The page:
Top five small business disaster recovery tips of 2010

Disaster recovery planning can be challenging for small businesses. Start your new year off right and read our top five small business disaster recovery tips.

It's no longer an option for businesses to be without an up-to-date, workable disaster recovery (DR) plan. Your DR plan is critical to keeping your company's data safe in the event of an emergency, whether it's a natural disaster like a hurricane or flood, or a man-made disaster. Small- to medium-sized businesses (SMBs) often have less manpower and less technical expertise than larger enterprises, which often makes small business disaster recovery more of a challenge.

But according to "Symantec's 2010 State of the Data Center" report, midsized businesses are the "vanguards of the data center, leading in new technology adoption," perhaps because their IT organizations are less complex, making it easier for them to adapt to change and integrate new technologies.

But there's room for improvement. Although 80% of IT managers were confident in their DR plans, the survey found that the typical enterprise experienced two events in the past 12 months that caused downtime. The leading causes of downtime were system failure, application failure and natural disasters.

To help you start the new year off on the right foot, we've gathered our top five tips on disaster recovery for small businesses. Download our free businesses continuity template, learn about how to conduct a risk assessment, learn about the role of virtualization in disaster recovery, and more in this tips collection.

TIP #1-------------------------------------------------------------------------------------------------

Sample business continuity template
For SMBs, the business continuity planning process contains several steps. These include: project initiation, risk assessment, business impact assessment, strategy development, business continuity plan development, business continuity plan testing and maintenance, emergency communications, awareness and training, and coordination with public authorities. This is comparable to the business continuity process found in larger organizations except for the fact that for SMBs, the business continuity planning process can be simplified, depending on the size and complexity of the organization. But creating your first business continuity plan can be daunting. We've created a sample template to help create your business continuity plan. Click here to download our sample business continuity template.

TIP #2-------------------------------------------------------------------------------------------------

Small business disaster recovery planning strategies
Despite the costs and risks of operating without a disaster recovery strategy, many small businesses are not prepared to cope with the stresses of a disruptive outage, let alone a full-fledged disaster. Based on a Taneja Group survey of hundreds of IT managers conducted in mid-2009, more than one-half of SMBs based in North America do not have a disaster recovery plan in place. Unfortunately, roughly one-quarter of the SMBs responding to the survey have suffered a significant outage in their IT infrastructures during the past three years. To make sure you're ready for any disaster, it's important to have the right DR strategy. Click here to read this guide on creating a disaster recovery strategy.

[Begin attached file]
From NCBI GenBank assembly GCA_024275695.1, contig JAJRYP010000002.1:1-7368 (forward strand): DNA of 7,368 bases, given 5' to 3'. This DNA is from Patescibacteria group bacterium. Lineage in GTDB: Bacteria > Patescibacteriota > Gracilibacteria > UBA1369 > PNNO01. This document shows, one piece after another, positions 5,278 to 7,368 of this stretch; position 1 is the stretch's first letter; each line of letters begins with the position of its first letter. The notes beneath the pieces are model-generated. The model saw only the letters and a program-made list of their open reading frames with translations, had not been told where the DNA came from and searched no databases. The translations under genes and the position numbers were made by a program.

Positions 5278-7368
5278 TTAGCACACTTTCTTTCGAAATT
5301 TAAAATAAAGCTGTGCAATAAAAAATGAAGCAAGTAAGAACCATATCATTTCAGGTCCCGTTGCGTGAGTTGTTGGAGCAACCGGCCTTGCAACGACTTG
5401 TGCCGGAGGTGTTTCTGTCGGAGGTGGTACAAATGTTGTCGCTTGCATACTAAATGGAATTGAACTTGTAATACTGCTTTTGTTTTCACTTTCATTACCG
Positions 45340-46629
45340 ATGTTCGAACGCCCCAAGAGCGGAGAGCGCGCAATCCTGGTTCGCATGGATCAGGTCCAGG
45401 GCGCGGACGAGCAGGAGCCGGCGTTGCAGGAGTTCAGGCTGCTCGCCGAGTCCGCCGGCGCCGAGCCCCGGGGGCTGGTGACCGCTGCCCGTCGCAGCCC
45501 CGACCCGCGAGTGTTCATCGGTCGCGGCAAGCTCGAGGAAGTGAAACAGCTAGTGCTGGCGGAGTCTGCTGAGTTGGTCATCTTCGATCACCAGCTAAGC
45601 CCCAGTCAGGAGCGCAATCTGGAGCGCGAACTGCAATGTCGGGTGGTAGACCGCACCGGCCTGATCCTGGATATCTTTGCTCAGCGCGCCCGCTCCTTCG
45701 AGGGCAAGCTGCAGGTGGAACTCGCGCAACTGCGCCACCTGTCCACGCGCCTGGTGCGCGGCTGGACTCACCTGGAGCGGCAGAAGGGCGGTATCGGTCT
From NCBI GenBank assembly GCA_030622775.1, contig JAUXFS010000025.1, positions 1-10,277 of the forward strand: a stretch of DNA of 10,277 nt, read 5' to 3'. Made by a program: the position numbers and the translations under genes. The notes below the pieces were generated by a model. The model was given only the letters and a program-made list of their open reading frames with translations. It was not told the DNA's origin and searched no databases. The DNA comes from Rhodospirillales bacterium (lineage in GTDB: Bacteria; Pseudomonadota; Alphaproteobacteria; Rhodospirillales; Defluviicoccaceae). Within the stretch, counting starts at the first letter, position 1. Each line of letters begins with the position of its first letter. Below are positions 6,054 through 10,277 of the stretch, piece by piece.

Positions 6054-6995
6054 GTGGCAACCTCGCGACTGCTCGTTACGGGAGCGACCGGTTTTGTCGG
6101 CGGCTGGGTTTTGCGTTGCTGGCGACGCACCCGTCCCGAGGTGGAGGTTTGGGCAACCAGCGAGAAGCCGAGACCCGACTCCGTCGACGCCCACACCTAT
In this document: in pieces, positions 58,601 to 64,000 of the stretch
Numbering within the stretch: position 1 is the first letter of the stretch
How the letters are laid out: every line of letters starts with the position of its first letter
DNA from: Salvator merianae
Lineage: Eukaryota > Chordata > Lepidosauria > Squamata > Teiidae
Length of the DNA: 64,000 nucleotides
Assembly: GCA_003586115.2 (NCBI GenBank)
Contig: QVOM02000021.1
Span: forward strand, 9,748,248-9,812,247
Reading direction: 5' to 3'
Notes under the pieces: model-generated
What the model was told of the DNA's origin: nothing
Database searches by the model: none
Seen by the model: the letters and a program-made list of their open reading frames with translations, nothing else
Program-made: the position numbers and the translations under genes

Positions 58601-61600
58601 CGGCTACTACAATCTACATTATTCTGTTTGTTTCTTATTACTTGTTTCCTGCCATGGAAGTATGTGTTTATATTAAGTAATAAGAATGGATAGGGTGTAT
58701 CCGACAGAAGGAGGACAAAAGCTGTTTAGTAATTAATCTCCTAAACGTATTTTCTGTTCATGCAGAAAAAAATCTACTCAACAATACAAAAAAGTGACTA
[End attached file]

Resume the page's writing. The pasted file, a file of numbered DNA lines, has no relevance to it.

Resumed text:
TIP #3-------------------------------------------------------------------------------------------------

Choosing a disaster recovery consultant
Many small businesses often seek outside help when devising a disaster recovery plan. But how do you know if you're getting your money's worth when hiring a disaster recovery consultant? What do you look for in a good consultant? What services will they actually be performing? To get answers to these and other questions, click here to read this article on choosing a disaster recovery consultant.

TIP #4-------------------------------------------------------------------------------------------------

Risk assessment and disaster recovery planning
A risk assessment is a critical part of your disaster recovery plan. The Disaster Recovery Institute International says the purpose of a risk assessment is "to determine events, probabilities and environmental surroundings that can adversely affect the organization and its facilities with disruption and disaster and the controls needed to prevent or minimize the effects of potential loss." In this article, learn about what should be included in a risk assessment, risk assessments and disaster recovery sites, and how often you need to review your risk assessment plan. Click here to read this guide on business risk assessments in disaster recovery planning.

TIP #5-------------------------------------------------------------------------------------------------

Virtualization and disaster recovery planning
If you are considering or starting to implement virtual servers into your IT environment, you should be aware of the differences between virtualization and physical-server environment disaster recovery planning, preparation and testing. The differences between virtualization disaster recovery and physical-server disaster recovery revolve around backing up and recovering virtual machines (VMs) as opposed to physical servers. While many well-known software vendors offer backup solutions, some technologies can degrade virtualization efficiencies. It's important to know how to choose the best virtualization solution for and how it will impact your DR planning efforts. Click here to read our tutorial about virtualization and disaster recovery planning.

This was first published in December 2010

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